The BBC broadcast GHOSTWATCH on the 31st of October 1992.
It seemed to be a live broadcast which was a cross between Crimewatch and the movie Poltergeist. The programme terrified Britain and caused outrage in the press. It s legacy lives on, cited as an inspiration for The Blair Witch Project and Derren Brown s The Séance . GHOSTWATCH is regarded as a classic of the genre and remains as relevant, as terrifying and as inspirational today.
Sarah Greene and Craig Charles report from a reputedly haunted North London council house for the outside broadcast, whilst Michael Parkinson and Mike Smith stay in the warmth and safety of a BBC studio. The Early family are allegedly being harrassed by the ghost Pipes - so named as his banging and crashing were initially attributed to bad plumbing. After a deliberately slow start the crescendo sees children speaking in tongues, Sarah Greene sent to her doom, and Michael Parkinson possessed by an evil spirit.
Although pure fiction, the masterly combination of great scripting, intuitive direction and perfect casting made the supernatural pastiche appear frighteningly real. Despite being part of BBC Drama s Screen One series, the presence of Michael Parkinson convinced thousands of people it was real. The drama caused an uproar and was banned from repeat transmission for over a decade.
This documentary style drama lulls its audience into a false sense of security from the outset. Familiar faces in Michael Parkinson and Sarah Green (he the cynical uncle-figure, she all cups of tea with the be-spooked family)strengthen the atmosphere of cosiness, and the production itself takes seriously the viewers' disbelief about the paranormal - sceptical characters are strong in number, hoax calls are made to the studio and even the presenters have their tongues firmly in cheek.
As the story of the house cleverly and subtly unravels, the atmosphere turns increasingly disturbing and features some genuinely horrific moments. Viewers will have to be eagle-eyed to catch all the 'sightings' of the house ghost, and the intricacies of the plot and what is seen on screen reward repeat viewings.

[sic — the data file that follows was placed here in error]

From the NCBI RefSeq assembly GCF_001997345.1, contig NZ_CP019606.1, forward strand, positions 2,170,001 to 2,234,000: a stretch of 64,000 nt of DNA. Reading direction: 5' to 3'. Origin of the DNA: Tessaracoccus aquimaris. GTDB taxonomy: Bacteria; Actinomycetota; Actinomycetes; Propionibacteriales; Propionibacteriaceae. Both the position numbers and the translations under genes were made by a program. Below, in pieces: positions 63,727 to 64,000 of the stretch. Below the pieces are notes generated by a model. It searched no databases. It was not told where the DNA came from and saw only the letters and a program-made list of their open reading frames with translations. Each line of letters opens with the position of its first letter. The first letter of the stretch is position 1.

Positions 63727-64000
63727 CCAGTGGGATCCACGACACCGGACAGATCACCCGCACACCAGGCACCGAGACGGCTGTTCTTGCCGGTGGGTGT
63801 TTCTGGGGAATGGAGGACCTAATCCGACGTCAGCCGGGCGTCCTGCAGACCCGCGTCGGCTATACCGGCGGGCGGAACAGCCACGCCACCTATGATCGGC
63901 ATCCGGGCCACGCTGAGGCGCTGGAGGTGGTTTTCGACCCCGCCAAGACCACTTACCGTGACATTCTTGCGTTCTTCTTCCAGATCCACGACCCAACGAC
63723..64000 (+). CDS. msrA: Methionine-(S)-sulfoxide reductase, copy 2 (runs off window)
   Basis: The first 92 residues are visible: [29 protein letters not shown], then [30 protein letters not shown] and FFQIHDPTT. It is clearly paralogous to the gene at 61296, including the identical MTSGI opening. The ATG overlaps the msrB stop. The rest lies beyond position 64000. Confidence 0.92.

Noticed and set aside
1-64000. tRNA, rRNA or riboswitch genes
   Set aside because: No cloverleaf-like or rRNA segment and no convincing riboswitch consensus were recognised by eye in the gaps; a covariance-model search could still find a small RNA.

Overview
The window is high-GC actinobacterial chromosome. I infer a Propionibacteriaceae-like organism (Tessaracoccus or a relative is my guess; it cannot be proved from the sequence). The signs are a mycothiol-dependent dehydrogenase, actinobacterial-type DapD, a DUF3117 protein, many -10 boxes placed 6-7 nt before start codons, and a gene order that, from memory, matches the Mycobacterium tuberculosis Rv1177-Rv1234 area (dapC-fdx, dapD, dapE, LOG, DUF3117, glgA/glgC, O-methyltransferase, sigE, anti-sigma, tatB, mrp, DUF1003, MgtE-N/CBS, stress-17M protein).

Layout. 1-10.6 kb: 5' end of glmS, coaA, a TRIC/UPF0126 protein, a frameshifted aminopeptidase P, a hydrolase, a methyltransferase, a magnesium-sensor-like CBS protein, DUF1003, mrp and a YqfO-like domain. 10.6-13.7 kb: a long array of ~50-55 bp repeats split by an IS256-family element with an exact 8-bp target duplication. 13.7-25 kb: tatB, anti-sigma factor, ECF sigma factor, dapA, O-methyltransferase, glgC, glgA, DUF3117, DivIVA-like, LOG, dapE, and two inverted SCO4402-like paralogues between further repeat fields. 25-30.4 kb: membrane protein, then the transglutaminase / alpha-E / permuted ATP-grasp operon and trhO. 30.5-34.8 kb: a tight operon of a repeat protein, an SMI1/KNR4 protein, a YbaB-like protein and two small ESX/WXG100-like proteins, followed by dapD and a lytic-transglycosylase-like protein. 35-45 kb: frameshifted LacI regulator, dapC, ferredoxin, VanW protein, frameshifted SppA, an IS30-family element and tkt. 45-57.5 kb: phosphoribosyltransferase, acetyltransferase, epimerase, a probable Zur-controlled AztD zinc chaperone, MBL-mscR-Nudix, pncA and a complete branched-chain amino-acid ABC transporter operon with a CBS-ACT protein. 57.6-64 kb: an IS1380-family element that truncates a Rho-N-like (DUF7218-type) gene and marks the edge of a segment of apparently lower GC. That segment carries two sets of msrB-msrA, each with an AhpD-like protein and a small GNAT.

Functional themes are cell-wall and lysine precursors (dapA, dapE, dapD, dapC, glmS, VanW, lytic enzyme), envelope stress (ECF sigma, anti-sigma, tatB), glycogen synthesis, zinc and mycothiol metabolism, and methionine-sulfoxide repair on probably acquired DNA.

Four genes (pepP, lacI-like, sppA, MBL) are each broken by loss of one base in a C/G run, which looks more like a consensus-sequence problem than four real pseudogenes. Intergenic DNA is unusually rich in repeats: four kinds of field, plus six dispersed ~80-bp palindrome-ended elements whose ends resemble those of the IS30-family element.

Although the unbelievable ending is widely criticised, this surely is the re-establishment of the norm in terms of restoring the audience's cynicism after they have been taken in by the authentic horror of what has gone before.
Filmed on "live" location at a house in Northolt, Michael Parkinson and "Dr Lin Pascoe" (Gillian Bevan) try and stay calm as scary events build towards the chilling conclusion.
As a wide-eyed twelve year old on that infamous night in 1992, I found it difficult to sleep as every strange noise became Pipes. It is comforting in a bizarre way that the film still packs a punch ten years on and has lost none of its power, even after you know it was only a story.
Taken as it was meant to, Ghostwatch is an excellent and well-written drama. Michael Parkinson is too believable as the presenter, Gillian Bevan tries to keep her professionalism as the psychiatrist who befriended the family and Sarah Greene looks concerned and terrified in equal measure. The DVD also throws up interesting subliminal images of Pipes that were not distinguishable on the night and there is much fun and hair-raising moments in playing the footage in slow-motion, checking whether that reflection in the patio doors really was what you thought it was!
The quality of the picture and sound is excellent, bearing in mind its age but the extras are hit and miss. If you have access to a DVD-ROM computer you have full access to Stephen Volk's original screenplay (109pp) and treatise (37pp). If you don't, you are limited to a "Shooting Ghostwatch" voice-over by Laura Manning and full-length commentary by the writer. The scripts are an excellent addition but are under-utilised for those who do not have the necessary software.
In conclusion, new viewers who did not watch the '92 screening may wonder what the subsequent fuss was all about. For those who did, it is as good and frightening as you remember it.
All together now: "Round and round the garden..."
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